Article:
Posted: Friday, November 24, 2006
The following new image taken by the Mars Orbiter Camera (MOC) on the Mars Global Surveyor spacecraft is now available:
Frost-free North Polar Layers in the Good Old Summertime (Released 17 October 2006)
The middle portion of the northern summer season is the ideal time of year to capture relatively dust- and haze-free views of martian north polar terrain. This year, much more of the north polar cap has sublimed away than has been evident in previous northern summers going back to 1999, when Mars Global Surveyor (MGS) began the Mapping Phase of the mission. This MGS Mars Orbiter Camera (MOC) image shows a nearly ice-free view of layers exposed by erosion in the north polar region. The light-toned patches are remnants of water ice frost. The layers are generally considered by the Mars scientific community to be record of past depositions of ice and dust. This picture is located near 82.5N, 118.6W, and covers an area about 3 km by 10 km (1.9 by 6.2 miles). Sunlight illuminates the scene from the upper left; the image was acquired on 22 September 2006.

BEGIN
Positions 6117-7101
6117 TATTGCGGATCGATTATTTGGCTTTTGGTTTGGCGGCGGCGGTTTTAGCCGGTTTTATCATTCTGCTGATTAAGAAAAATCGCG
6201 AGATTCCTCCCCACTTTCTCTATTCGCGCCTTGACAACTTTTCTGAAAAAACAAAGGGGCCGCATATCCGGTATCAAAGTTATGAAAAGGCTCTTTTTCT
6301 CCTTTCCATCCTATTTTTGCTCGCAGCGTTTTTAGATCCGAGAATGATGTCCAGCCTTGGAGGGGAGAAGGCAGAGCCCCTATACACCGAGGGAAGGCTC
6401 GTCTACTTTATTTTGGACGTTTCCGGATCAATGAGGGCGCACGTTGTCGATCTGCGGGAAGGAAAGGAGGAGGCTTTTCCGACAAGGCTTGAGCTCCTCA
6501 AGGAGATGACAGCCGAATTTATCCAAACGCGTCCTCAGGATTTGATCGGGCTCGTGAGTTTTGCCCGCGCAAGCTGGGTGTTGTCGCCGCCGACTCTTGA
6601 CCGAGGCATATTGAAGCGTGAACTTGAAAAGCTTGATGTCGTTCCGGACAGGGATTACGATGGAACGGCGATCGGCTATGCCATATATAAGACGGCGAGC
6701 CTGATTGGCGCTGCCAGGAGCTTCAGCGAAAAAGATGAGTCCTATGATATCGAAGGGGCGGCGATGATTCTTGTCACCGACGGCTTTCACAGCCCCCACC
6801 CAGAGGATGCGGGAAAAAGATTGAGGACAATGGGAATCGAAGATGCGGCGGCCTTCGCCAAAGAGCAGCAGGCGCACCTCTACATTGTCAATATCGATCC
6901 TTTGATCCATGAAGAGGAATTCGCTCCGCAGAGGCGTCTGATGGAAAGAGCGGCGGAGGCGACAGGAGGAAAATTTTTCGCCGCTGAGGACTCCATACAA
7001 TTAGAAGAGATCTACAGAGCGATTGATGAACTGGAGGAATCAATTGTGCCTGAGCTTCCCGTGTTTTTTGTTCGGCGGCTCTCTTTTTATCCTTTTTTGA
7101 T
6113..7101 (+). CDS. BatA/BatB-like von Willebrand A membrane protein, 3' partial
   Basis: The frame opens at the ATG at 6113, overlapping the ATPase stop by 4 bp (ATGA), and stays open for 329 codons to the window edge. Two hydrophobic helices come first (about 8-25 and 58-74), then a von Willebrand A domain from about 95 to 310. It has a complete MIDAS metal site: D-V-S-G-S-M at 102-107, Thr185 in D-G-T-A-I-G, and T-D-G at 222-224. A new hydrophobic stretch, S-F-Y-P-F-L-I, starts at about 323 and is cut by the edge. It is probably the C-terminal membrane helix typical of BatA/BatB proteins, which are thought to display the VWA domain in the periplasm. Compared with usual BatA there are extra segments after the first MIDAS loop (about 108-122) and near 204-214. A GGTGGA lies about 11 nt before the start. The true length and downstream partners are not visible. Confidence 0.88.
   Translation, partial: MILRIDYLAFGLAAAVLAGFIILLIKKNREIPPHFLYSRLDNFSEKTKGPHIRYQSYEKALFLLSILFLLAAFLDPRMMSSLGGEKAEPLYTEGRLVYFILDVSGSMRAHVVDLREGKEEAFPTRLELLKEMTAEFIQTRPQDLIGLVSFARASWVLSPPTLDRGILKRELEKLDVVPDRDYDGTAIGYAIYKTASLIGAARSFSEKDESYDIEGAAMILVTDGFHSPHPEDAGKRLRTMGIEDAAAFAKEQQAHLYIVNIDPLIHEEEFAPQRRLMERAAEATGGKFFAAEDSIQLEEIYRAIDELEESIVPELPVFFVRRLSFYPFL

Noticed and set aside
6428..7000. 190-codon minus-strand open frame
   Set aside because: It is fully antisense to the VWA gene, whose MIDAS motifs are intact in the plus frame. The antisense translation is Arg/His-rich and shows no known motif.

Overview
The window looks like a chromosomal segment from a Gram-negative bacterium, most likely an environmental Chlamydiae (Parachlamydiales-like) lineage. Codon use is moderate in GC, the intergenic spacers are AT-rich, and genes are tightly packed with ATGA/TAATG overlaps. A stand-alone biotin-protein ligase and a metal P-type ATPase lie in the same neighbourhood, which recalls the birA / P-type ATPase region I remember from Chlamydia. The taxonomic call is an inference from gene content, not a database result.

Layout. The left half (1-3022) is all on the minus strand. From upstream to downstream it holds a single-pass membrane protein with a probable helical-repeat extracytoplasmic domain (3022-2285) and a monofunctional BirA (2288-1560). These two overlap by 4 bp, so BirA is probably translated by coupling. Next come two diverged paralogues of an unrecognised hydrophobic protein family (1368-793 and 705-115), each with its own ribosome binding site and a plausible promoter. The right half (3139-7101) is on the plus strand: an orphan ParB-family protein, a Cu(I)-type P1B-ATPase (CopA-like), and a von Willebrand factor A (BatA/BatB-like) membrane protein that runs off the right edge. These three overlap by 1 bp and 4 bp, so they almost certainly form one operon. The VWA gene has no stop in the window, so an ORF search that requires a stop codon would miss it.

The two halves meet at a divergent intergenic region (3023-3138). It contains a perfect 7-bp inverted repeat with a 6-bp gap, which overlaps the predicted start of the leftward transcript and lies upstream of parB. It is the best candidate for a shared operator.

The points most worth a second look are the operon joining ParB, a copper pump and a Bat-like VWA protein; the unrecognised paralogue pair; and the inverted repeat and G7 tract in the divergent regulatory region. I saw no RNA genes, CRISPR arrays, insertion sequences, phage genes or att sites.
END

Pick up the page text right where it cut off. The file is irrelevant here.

All of the Mars Global Surveyor images are archived here:
Mars Global Surveyor was launched in November 1996 and has been in Mars orbit since September 1997. It began its primary mapping mission on March 8, 1999. Mars Global Surveyor is the first mission in a long-term program of Mars exploration known as the Mars Surveyor Program that is managed by JPL for NASA's Office of Space Science, Washington, DC. Malin Space Science Systems (MSSS) and the California Institute of Technology built the MOC using spare hardware from the Mars Observer mission. MSSS operates the camera from its facilities in San Diego, CA. The Jet Propulsion Laboratory's Mars Surveyor Operations Project operates the Mars Global Surveyor spacecraft with its industrial partner, Lockheed Martin Astronautics, from facilities in Pasadena, CA and Denver, CO.
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